Persuasive arguments by VMA/Progressive Action candidate Jon Hale:
* Why not let builders put up condos, period? Condo w/o stores not good; mixed use is key, because it puts customers at stores, says Campaign for Sensible Growth, recommending what’s best for Waukegan in 2002. Argument is, if you don’t have a say in what’s good for yourself, you lose out.
* It’s good to break up super-blocks (such as Colt Bldg area), as recommended by the Urban Land Institute among its “best practices.”
* Having a caucus such as VMA is the way to go, as in Wilmette, Lake Bluff et al., per Chi Trib story 2/6/07, even with the danger, as in Lake Bluff, of “old-guard insiders ruling the roost.” This sounds familiar to Oak Parkers, but “it works when you trust the people representing you,” this Lake B. resident told Trib.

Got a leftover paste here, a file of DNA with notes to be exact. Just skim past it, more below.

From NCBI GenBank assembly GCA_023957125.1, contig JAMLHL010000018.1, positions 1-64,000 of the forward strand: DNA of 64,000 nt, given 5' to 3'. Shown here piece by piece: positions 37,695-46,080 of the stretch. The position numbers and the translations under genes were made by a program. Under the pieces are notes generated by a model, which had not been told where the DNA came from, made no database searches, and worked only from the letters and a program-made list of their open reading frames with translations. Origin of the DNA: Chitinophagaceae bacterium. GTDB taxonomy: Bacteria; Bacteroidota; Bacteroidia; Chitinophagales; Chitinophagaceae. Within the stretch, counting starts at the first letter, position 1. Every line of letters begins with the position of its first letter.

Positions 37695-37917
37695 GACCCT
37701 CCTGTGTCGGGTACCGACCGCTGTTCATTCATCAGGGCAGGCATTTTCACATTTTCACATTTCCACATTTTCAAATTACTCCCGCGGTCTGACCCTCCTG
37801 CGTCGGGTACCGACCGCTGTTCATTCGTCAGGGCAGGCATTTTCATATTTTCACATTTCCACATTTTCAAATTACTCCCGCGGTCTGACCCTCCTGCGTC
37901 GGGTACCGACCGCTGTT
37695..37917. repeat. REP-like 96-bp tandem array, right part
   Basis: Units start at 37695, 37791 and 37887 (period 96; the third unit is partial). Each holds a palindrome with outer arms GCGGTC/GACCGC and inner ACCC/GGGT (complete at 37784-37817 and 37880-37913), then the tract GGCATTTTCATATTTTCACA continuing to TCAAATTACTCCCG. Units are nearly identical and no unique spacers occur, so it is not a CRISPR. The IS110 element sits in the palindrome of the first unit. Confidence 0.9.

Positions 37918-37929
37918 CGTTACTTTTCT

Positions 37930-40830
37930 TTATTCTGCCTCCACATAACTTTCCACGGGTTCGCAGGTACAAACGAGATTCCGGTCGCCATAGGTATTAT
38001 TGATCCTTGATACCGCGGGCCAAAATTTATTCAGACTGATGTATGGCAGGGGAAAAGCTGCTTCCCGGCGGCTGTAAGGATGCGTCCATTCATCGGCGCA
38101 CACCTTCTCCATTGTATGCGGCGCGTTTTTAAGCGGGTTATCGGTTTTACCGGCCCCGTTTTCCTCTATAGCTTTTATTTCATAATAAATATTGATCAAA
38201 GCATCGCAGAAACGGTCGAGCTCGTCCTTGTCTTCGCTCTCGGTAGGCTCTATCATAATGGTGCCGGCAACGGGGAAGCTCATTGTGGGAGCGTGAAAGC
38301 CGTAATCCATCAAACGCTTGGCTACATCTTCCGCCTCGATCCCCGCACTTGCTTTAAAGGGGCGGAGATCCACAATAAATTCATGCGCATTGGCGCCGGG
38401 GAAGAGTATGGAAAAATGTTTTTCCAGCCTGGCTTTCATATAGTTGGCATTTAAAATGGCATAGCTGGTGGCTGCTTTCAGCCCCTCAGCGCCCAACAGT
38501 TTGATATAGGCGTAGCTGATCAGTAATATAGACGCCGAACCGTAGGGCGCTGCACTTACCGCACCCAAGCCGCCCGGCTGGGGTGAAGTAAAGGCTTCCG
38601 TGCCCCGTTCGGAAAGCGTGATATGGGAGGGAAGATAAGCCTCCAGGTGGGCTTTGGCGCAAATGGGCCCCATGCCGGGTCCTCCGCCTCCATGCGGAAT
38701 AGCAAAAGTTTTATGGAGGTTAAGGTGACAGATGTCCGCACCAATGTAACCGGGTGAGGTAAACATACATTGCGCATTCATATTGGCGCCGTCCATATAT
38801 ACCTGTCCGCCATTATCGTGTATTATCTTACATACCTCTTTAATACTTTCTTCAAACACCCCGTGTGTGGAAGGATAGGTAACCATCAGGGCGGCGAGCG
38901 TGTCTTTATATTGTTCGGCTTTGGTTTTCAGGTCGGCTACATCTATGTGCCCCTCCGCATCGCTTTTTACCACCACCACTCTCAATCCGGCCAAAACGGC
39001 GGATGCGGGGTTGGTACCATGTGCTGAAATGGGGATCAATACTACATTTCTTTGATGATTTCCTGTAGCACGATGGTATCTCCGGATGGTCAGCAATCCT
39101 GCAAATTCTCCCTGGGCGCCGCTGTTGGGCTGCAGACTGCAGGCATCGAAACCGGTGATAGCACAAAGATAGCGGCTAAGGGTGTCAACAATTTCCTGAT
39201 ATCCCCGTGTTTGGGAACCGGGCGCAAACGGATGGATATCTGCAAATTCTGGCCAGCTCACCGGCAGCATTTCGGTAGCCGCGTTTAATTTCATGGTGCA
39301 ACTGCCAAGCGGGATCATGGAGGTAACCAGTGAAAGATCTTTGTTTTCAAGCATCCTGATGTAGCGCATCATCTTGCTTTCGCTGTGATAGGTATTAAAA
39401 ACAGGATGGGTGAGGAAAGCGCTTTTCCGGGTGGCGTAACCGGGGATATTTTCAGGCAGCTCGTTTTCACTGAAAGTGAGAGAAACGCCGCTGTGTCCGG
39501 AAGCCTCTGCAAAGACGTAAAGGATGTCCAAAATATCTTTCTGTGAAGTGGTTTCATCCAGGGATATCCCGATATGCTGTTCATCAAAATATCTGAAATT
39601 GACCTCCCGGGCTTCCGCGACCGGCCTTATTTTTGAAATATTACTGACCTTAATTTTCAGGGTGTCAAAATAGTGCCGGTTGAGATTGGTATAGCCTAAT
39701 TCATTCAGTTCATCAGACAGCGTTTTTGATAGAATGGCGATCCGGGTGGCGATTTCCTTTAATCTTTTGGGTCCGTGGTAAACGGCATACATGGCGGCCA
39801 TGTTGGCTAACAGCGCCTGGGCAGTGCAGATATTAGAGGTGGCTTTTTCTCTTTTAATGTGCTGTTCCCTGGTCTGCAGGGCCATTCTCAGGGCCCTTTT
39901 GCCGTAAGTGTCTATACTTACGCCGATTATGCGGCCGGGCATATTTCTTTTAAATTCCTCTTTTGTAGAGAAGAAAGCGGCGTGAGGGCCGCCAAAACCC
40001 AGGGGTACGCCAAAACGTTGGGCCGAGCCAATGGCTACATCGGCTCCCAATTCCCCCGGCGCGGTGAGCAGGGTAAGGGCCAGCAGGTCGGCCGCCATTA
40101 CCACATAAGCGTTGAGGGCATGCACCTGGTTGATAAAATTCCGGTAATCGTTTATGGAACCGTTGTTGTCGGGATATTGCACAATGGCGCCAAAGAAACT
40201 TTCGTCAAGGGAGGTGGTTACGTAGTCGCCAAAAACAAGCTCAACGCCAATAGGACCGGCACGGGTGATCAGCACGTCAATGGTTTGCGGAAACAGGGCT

This last is indeed the nub. “Illinois has dozens of such groups,” says Trib’s Lisa Black, “some established in the early 1900s during election reforms seeking to remove partisan politics from local elections.” This is also familiar.
In Wilmette, “the system imploded in 1969 after some residents formed a second caucus to challenge the established leadership,” Trib writes. Familiar too.
Moreover, “Independent candidates can, and occasionally do, win a race. In 2005 Tolbert Chisum beat the caucus-favored candidate by three votes for Kenilworth village president.” Tolbert Chisum, meet NLP and VCA.
In 1969 in Wilmette, the caucus apparently died forever, with a “heated” election vs. “insiders” who controlled it, a first. Issues get debated now, but it costs money to campaign, as in paying for “sign gardens” that pop up. The village board president spent $14G in 2005.